Having a rental property can be a great investment. Not only can it appreciate, but often times the rent you receive from tenants will also cover most (or all) of the mortgage. Of course, it's not exactly passive income. You'll probably be managing renters, hiring yard care and cleaning, and taking care of repairs.
Even if you hire a management company, you still need to ensure that these responsibilities are covered. It's also important to make sure the investment property you choose sets you up for success.
There are a lot of mistakes to avoid. With that in mind, here are three things to consider before investing in a rental property.
Understand the Numbers
Before you invest in any rental property, it's vital to understand both your financial situation prior to the purchase, as well as the financial results after the purchase. Let's look at each one.
Your Starting Financial Status
Before you even think about property investment, make sure you have everything you need—personally and professionally. Are you paying your bills easily? Are you in trouble with debt? Do you have enough cash flow for emergencies, insurance, and retirement for your personal life? If not, now is not the time to invest in a rental property. You can't buy a home and expect renters to arrive and bail you out of a difficult situation. You want to invest from a position of strength, not an area of desperation.
When your personal finances are in order, take a look at your savings. Do you have money for a down payment? Can you afford homeowner's insurance, taxes, fees, and repairs? Remember, the more you borrow, the less your property will return to you.
The Rental Property Itself
Once you're in the right position to invest in a property, you want to understand the numbers behind each purchase option you evaluate. You need to choose one where the return on investment is strong, to ensure that you will actually have an investment and not a burden on your hands.
Consider the location and size of the property to determine how much rent it will command. Think about whether quality tenants want to live in that area. Don't overlook the repairs you'll need to make if it's not a turnkey property.
Compare your return against your expected expenses to make sure you're receiving positive cash flow from the property over time. Think about taxes, fees, periodic repairs, and anything you're paying to a management company. Don't forget to factor in the mortgage payments as well!
Look for a Desirable Location
High-quality renters are attracted to top-of-the-line spaces. It may seem like a great deal to invest in a run-down property or an undesirable part of town because you can get it for a low price. However, even if the expected (lower) rent is a good return, the truth is that you won't get quality renters.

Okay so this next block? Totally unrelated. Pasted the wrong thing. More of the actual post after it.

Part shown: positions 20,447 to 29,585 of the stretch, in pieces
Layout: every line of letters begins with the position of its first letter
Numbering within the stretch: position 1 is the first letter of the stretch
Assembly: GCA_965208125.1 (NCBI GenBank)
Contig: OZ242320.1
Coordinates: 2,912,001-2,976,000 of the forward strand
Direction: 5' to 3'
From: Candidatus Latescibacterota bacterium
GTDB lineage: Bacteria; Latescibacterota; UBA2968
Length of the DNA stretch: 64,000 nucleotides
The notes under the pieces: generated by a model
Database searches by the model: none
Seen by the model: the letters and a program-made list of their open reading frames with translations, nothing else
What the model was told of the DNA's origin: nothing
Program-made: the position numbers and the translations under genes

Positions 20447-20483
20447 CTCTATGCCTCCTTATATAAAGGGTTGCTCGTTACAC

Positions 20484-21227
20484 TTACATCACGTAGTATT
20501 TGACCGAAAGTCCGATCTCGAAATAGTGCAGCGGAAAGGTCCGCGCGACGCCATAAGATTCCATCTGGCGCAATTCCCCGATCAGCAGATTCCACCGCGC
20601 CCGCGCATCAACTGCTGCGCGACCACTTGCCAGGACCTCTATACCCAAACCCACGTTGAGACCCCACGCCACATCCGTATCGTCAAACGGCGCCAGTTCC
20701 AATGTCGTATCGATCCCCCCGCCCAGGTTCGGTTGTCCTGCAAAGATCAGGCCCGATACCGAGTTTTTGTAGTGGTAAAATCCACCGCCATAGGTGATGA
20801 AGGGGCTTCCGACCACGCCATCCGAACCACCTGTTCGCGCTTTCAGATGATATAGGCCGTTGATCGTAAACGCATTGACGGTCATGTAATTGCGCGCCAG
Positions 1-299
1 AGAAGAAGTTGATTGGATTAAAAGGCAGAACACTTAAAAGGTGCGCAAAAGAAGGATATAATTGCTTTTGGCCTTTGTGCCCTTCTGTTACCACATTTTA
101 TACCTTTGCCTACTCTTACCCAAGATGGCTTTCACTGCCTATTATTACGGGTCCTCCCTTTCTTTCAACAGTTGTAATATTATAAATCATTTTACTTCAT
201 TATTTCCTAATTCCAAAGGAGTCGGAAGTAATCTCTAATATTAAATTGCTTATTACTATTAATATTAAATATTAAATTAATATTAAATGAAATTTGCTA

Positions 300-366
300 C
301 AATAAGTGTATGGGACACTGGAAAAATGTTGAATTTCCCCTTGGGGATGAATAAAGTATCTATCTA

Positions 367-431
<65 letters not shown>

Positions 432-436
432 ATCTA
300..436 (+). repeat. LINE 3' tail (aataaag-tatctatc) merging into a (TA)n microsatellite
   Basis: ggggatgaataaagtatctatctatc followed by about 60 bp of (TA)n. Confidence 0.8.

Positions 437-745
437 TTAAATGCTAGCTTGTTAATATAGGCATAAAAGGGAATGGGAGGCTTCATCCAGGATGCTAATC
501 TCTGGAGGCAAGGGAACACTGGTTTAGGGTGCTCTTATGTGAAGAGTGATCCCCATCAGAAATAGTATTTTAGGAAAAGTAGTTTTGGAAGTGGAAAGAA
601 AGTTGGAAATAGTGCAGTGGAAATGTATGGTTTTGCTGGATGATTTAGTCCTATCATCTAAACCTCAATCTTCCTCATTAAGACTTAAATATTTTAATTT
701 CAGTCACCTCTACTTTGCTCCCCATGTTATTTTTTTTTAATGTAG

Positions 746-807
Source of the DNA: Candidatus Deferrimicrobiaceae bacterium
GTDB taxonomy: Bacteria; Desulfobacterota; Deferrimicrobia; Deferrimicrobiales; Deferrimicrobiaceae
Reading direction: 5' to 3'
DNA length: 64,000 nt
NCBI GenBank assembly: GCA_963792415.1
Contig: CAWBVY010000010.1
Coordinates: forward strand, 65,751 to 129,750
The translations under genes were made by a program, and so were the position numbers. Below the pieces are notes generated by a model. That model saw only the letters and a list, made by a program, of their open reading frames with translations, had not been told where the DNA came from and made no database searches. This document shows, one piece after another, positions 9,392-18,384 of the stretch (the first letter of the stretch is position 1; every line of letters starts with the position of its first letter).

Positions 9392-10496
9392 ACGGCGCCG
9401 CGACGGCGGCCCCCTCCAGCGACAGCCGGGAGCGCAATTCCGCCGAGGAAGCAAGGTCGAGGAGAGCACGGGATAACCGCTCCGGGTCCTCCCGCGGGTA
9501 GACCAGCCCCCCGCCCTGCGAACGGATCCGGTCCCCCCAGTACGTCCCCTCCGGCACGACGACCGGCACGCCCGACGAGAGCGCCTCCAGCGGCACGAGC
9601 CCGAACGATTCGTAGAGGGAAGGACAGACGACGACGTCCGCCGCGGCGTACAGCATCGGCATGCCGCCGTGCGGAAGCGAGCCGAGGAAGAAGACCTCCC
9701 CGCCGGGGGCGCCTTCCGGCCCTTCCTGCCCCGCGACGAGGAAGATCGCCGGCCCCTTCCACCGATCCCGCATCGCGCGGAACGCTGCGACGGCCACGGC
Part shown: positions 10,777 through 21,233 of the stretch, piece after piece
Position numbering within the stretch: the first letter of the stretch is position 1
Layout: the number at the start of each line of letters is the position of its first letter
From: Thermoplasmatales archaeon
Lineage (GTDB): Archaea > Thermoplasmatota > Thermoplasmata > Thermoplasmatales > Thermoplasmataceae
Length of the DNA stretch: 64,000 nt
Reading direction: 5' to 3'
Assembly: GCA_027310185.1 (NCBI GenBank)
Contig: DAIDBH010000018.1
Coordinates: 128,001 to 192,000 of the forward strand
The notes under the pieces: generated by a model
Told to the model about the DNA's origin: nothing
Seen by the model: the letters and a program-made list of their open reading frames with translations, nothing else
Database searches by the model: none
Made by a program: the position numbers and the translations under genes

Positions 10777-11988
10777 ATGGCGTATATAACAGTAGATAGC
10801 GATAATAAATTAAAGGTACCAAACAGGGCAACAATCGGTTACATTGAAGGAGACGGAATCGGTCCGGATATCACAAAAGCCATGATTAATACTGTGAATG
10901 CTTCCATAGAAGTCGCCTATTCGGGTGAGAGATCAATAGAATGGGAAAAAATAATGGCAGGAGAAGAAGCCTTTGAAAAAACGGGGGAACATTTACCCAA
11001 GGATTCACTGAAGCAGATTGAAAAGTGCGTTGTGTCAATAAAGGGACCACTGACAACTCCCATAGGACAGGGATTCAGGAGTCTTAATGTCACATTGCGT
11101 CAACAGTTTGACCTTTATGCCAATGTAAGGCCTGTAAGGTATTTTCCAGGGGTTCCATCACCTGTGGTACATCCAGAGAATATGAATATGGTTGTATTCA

You need to find an area that people want to live in long-term. Otherwise, your property will be a revolving door, and you'll always be looking for new tenants. Each month of vacancy is money out of your pocket and dramatically reduces your return on investment.
Think about the good schools and transit routes in your area and look for desirable properties near those amenities. If you can find something near great restaurants, parks, and entertainment, that's even better.
Of course, these better properties will cost more. However, knowing that you have a desirable location with long-term tenants will make the financial outcome worthwhile. You will also have the added benefit of appreciation. In more desirable areas, the value of your investment will appreciate much faster than in undesirable areas.
Consider Your Risks
Any investment has a risk of loss. When you're considering an investment property, you need to think carefully about the risks of renting and be prepared to handle them.
Vacancy is probably the most significant risk. Having months of no tenants means having months of no income, but your expenses will remain the same. It's important to limit this risk as much as possible by choosing a high-quality property in a desirable area. You should also budget to have some additional cash available in case you face lean times.
You also want to be prepared for major repairs. Sometimes these can be planned, and sometimes they pop up out of nowhere. Having proper insurance and a reserve fund is vital.
Finally, you need to be ready in case you have difficult tenants. Some may pay late, promise to pay but never do so, or even need to be evicted. Handling these issues is time-consuming, so be sure to have a plan in place ahead of time.
Having a rental property can be highly profitable if you do it well. Once you've taken these considerations into account, you'll be able to tell if you have the right opportunity in front of you.
When you go in with a clear vision, you'll set yourself up for success.